“In the mean time, Bertocchi called a friend of his, a farmer, and asked him if he had a place for a young American who didn’t have any money but had just bought a Maserati race car. The farmer said ‘yes, send him on down. He can work on the car down where I milk the cows.’ He cleared out a space for me, a stall next to two cows, and that’s where I put the car together. Initially, the closest living friends I had at the time became some field mice in the barn. I named three of them Sniffles, Coughy, and Squeaky. But there were about ten of them that slept with me up in the hayloft.

“During my days at the barn, the young guys, the mechanics over at Maserati, would come over after hours and help me to get the 350S back to running condition. I also learned Italian being around them and we all became friends. Manacardi, the manager, would often arrive as well. We all became family.

“Among the many things in need of repair it had a broken piston, requiring engine work. As the factory was nearby, I began a system where, during the day, I would go over there and get parts for the car. I’d ride up to the guardhouse, park the BSA, they’d call Bertocchi, and I’d be taken to the parts warehouse with him. It was this huge mountain of randomly piled Maserati parts dating back from the 1930s.

“They would just throw parts in there for years and years and years without rhyme or reason. There would be a 1930s Maserati Gran Prix car front spindle next to a 350S spindle. I would go through the pile like a squirrel digging for nuts, asking the mechanics if this part or that part was for the 350S. This went on for a couple of months. I dug through it about 20 or 30 times and eventually knew all of the parts.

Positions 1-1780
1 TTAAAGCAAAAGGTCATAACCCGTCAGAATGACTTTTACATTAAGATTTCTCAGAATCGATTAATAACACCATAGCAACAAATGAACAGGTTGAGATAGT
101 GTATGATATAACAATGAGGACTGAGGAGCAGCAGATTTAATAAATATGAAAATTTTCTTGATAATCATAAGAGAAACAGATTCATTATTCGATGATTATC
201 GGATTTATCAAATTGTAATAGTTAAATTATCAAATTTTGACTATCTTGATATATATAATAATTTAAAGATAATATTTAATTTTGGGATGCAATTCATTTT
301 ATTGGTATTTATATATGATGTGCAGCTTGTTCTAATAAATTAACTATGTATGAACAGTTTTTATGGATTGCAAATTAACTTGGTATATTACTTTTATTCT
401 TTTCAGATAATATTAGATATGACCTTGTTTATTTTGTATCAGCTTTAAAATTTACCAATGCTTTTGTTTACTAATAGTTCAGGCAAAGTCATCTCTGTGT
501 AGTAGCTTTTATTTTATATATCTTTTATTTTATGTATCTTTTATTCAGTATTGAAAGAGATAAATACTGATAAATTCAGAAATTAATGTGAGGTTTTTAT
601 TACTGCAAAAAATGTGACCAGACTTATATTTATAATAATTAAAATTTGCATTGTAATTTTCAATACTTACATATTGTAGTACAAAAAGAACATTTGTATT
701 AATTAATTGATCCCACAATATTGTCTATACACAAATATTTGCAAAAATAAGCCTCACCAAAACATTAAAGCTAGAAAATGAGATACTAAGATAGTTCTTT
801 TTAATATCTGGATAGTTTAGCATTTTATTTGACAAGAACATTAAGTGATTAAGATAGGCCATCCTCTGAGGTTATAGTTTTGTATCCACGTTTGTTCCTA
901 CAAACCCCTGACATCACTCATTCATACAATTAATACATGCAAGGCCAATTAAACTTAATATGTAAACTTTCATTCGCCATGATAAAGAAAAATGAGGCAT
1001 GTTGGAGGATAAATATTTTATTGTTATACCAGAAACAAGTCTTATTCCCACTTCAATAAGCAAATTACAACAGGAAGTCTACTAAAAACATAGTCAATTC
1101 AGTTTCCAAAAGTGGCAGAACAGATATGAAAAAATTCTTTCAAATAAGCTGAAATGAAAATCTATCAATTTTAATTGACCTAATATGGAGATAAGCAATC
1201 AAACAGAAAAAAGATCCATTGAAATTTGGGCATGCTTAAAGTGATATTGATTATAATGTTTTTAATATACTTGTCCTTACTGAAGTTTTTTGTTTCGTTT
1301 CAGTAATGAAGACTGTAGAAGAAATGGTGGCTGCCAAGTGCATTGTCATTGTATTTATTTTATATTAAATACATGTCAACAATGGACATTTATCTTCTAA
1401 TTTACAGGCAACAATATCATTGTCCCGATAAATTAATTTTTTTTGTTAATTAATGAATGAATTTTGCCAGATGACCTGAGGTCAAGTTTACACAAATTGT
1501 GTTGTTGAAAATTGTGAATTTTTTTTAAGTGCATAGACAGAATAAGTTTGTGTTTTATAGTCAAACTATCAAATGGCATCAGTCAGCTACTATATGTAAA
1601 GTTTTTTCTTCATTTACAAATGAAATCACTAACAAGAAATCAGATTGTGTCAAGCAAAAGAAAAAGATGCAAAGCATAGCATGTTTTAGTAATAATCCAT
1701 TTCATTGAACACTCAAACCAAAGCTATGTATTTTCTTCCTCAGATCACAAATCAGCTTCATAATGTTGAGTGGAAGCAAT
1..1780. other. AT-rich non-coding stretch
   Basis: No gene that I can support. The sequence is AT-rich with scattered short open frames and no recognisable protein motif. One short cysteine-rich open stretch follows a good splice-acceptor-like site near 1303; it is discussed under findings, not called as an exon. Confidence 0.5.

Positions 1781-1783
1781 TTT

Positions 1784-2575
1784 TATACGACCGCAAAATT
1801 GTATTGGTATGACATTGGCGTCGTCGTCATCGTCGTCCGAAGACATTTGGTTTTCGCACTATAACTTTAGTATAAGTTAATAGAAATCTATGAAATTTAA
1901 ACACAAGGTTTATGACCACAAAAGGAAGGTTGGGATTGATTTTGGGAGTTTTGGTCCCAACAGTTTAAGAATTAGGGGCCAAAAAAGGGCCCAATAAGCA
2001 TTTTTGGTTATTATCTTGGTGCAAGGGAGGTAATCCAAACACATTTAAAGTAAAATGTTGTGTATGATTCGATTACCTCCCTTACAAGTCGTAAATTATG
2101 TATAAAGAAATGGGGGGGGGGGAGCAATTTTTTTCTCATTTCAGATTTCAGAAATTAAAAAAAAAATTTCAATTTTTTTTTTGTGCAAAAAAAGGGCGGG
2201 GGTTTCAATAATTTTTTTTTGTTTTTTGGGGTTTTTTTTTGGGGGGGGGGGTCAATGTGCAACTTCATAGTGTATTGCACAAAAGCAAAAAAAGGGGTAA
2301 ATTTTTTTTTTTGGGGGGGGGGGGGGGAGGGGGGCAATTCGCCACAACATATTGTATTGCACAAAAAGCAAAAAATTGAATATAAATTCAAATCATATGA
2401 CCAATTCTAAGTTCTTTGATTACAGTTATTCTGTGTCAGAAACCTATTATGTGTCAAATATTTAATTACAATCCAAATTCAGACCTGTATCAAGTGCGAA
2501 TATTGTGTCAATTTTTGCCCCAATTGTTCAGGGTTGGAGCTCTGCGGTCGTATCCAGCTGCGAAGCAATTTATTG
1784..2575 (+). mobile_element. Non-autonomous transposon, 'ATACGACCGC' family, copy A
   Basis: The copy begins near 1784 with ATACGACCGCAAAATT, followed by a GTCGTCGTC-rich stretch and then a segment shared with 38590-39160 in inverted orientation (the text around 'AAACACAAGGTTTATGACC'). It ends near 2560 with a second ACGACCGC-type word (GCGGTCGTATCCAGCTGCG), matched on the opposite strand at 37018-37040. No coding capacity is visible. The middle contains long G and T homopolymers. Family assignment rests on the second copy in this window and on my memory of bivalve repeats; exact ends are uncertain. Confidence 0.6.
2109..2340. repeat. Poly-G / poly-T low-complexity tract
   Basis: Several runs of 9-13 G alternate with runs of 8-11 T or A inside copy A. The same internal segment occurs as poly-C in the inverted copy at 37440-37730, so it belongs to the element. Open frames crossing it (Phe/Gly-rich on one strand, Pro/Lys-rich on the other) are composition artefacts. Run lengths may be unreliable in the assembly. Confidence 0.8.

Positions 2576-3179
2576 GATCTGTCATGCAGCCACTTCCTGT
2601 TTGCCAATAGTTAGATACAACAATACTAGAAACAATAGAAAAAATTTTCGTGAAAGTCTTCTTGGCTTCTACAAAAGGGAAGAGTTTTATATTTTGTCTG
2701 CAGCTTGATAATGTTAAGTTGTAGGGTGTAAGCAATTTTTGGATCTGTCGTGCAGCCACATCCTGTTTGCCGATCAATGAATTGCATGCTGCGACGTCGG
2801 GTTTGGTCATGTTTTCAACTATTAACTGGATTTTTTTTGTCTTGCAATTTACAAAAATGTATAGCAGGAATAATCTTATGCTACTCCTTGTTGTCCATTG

“After a point Bertocchi stopped accompanying me and he’d just let me raid the pile by myself. He was very receptive, giving me insanely cheap prices on the rare parts. One day he said ‘I’ll tell the guard you can come in any time you want.

“He said ‘take what you want and leave the money on my desk for whatever you think the parts are worth.’ I realized after that that I had sort of become the factory pet. With this status, Bernocchi approached me one day saying ‘how would you like to get your parts without paying for anything?’ ‘Yes,’ I said. He continued to explain: ‘If you could help the private racing teams find their needed parts I’ll give you your parts for free.’ By this time I knew virtually where every part was and knew what they were. So he gave me a job and paid me in parts, 7 days a week. I had a free run of the factory and was known on a first-name basis. I became friends with everybody.

“When the car was finished mechanically, Bertocchi sent me to Medardo Fantuzzi to do the body work. Fantuzzi bodied the 150, 200, 250, 300, 350S, and 450S Maseratis. He was one of Bertocchi’s best friends. I spoke with Fantuzzi and offered to help me modify the body. I wanted to create a fastback road-going berlinetta. In so doing I would be the first one, in 1961, to create the first true ‘supercar,’ which is defined as an original racecar modified for the street. Today the term ‘supercar’ is so often used that it has lost its original meaning. Unless it was originally made to race, it is not a supercar.

“But about the 350S, I had to put a glass windshield on it because it was originally an open car with a 5” high plexi racing windshield. So I improvised and got a rear window, of non-safety glass, from a Maserati 3500 GT. It was a bit too large so I trimmed about 7” off the top but it had a beautiful swept back shape which was what I was after. And it was free. Bertocchi gave it to me.